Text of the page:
Pharmaceutical Management: Our Impact

 {Photo credit: Wezi Tjaronda (MSH/SIAPS Namibia)}Pharmacist in charge of the Facility Electronic Stock Card (FESC) at Oshakati Hospital, Tesema Zelalem (seated) shows the US Ambassador to Namibia, Thomas Daughton (right) and Senior Pharmacist of the hospital, Mesele Walellign a print out of available medicines in the pharmacy, from the FESC computer on July 13, 2017.Photo credit: Wezi Tjaronda (MSH/SIAPS Namibia)

The U.S. Ambassador to Namibia, H.E. Thomas Daughton, visited a hospital and clinic in the Oshana region of Namibia last week to unveil a new electronic stock card, an innovation that has greatly improved service delivery in the country.

 {Photo credit: SIAPS Namibia}ART Pharmacy in Oshikuku District Hospital, Omusati Region, Namibia.Photo credit: SIAPS Namibia

In a major advance against the spread of HIV, Namibia has approved the use of Truvada to prevent HIV infection.

What is the evidence base for strengthening and sustaining responsive and resilient pharmaceutical systems? The USAID-funded Systems for Improved Access to Pharmaceuticals and Services (SIAPS) Program, led by MSH, is pleased to issue an open and global call for case studies of sustained improvements in pharmaceutical systems in low-and middle-income countries. The case studies should demonstrate how pharmaceutical systems strengthening strategies and actions have improved access to and appropriate use of pharmaceutical prodcucts and services for better health outcomes. 

{Photo Credit: Michael Paydos/MSH}Photo Credit: Michael Paydos/MSH

Tuberculosis is one of the top causes of death globally. In many of the countries most affected by this disease, drug sellers—also known as private pharmacies—are the first point of contact for people seeking health care. By some estimates, about 50 percent of TB patients’ first contact with the health system is from a private pharmacy.

 {Photo Credit: Abraham Ayuen/MSH}Yohana sits with his mother near a pharmacy at Al Sabah Children's Hospital in Juba, South Sudan.Photo Credit: Abraham Ayuen/MSH

Six-year-old Yohana Peter clutched a bottle of mango juice as he waited for his medication outside a pharmacy at Al Sabah Children's Hospital in Juba, South Sudan. Seated next to his mother on a metal bench, Yohana looked anxious. "He had fever and stomach pain. I gave him some medicines at home, but his condition continued to worsen, so I brought him to the hospital to be seen by a doctor," said Asunta Wasuk, Yohana's mother.

 {Photo Credit: Mohammad Hossain/MSH}Tama with her daughter Sangita, who received treatment for potentially fatal, pneumonia-related complications.Photo Credit: Mohammad Hossain/MSH

Tama, a resident of Parokhali village in the Khulna district of Bangladesh, was devastated when her 15-day-old daughter was diagnosed with pneumonia-related complications and needed treatment, including immediate oxygen support. Following instructions from the local doctor, she and her husband rushed their newborn to Khulna Shishu Hospital, situated eight kilometers from her village. Thanks to the oxygen supply system that had been recently installed at the hospital, baby Sangita received a steady flow of medical oxygen and recovered.

 {Photo Credit: SIAPS Namibia} Senior Pharmacist Assistant George Lukonga dispenses ARVs using the EDT at Katima Mulilo HospitalPhoto Credit: SIAPS Namibia

George Lukonga, the senior pharmacist assistant at the Katima Mulilo Hospital in the Zambezi region of Namibia, is accustomed to dealing with 200 to 300 patients on antiretroviral therapy every day. The Zambezi region has an HIV prevalence rate of 23.7 percent. Dispensing antiretrovirals to the hundreds of patients who visit the pharmacy daily was a daunting task, so Lukonga's colleagues were trained to use the electronic dispensing tool, better known as EDT.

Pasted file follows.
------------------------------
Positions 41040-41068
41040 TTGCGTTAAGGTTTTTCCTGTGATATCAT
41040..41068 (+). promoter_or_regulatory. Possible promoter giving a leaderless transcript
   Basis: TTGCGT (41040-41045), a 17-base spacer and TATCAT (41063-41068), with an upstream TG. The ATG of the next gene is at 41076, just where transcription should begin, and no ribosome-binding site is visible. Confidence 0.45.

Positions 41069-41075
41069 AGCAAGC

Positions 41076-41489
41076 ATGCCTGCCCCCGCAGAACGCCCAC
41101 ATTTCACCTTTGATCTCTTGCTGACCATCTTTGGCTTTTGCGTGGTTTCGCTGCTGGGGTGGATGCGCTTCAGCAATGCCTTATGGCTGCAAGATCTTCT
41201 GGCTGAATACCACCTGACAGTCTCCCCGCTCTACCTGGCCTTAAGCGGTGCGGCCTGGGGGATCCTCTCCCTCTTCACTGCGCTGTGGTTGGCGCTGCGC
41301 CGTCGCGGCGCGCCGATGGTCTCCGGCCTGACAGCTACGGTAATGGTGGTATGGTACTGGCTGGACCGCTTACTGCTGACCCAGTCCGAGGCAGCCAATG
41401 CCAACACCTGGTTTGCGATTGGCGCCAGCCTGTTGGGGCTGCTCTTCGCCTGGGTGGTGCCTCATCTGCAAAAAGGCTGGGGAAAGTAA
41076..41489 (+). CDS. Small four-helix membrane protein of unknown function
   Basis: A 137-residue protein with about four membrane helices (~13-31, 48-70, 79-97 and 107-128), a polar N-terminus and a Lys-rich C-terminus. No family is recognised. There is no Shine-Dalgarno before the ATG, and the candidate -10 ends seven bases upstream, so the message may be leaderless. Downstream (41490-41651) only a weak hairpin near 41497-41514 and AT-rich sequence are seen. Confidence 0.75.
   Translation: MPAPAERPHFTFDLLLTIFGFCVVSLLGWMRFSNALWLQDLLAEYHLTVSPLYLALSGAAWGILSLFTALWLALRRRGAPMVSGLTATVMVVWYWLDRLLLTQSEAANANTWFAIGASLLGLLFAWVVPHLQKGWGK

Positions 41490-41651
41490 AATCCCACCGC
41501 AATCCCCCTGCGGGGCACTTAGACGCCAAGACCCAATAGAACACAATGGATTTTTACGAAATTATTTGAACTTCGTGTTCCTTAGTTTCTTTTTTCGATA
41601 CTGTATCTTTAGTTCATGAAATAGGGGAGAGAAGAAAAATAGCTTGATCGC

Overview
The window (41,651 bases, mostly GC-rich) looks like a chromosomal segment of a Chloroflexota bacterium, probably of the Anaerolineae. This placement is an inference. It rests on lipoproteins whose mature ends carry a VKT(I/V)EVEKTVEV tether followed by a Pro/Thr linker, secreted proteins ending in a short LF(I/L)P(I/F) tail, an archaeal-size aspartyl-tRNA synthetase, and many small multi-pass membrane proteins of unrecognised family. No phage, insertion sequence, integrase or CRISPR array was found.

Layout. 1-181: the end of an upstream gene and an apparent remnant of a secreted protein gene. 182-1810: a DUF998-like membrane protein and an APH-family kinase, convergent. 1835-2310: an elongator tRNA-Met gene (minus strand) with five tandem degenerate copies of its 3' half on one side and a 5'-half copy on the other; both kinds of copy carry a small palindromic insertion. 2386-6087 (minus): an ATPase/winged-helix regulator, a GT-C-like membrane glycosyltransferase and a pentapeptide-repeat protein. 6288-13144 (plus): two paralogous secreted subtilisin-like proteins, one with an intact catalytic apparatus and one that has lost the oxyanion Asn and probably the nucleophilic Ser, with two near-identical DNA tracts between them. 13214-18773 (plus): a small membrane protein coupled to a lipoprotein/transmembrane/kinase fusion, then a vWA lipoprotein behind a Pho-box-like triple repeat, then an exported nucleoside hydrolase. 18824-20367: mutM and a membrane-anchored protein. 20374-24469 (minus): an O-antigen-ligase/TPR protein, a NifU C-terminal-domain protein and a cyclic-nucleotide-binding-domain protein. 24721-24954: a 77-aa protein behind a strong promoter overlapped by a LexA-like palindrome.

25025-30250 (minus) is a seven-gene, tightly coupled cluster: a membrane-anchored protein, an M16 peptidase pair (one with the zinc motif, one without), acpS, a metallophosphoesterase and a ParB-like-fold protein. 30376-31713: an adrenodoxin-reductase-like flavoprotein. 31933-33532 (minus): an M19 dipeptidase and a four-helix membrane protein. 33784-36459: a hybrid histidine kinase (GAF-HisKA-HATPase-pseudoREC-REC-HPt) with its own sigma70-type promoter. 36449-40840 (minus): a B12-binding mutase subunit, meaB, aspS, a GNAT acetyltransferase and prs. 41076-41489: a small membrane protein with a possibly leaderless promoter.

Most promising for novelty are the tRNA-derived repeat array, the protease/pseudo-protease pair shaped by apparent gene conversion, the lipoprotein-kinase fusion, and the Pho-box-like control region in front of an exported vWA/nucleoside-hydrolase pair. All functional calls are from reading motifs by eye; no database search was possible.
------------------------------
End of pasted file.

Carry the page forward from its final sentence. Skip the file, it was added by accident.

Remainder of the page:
{Photo Credit: Tsion Issayas/MSH}Aster Ammanuel (second from right) has more time to spend with her family now that the time needed for her visits to the hospital has decreased.Photo Credit: Tsion Issayas/MSH

Aster Amanuel Desalegn lives in Debre Markos, 190 miles from the Ethiopian capital of Addis Ababa. She is a 70-year-old mother of four and grandmother of two. Her granddaughters, Emuye, 6, and Blen, 8, live with her. On a trip back from visiting family in Addis Ababa 20 years ago, Desalegn fell ill and went to the nearest health center for help. Doctors said her blood sugar level was critically high and she needed to start treatment right away. For the past 12 years, Desalegn has been taking insulin.

 {Photo Credit: Ruhengeri Hospital staff}Patients waiting at Ruhengeri Hospital Internal Medicine Ward.Photo Credit: Ruhengeri Hospital staff

When Ruhengeri Hospital in northern Rwanda upgraded from a district to a referral hospital in 2014, it began receiving cases from 15 health centers in its own district and from five hospitals in surrounding districts. In 2015 alone, the hospital experienced close to 6,000 monthly outpatient visits, about 25 percent above previous levels and now among the highest in the entire country. Such numbers proved how important the status upgrade had been in relation to local health needs, but the facility struggled to consistently meet those needs.

 {<a href="http://siapsprogram.org/wp-content/uploads/2016/04/Guatemala_CV_Afiche_FINAL_R1.pdf">USAID SIAPS</a>}Identifying, Treating, and Preventing Malaria: a poster for community volunteersUSAID SIAPS

In Guatemala, a network of community volunteers who diagnose and treat malaria in their communities are mainstays of the Ministry of Health’s malaria strategy to ensure timely access to appropriate treatment, a key strategy to eliminate malaria. However, an assessment identified weaknesses in the volunteers’ management of antimalarials and diagnostic supplies.

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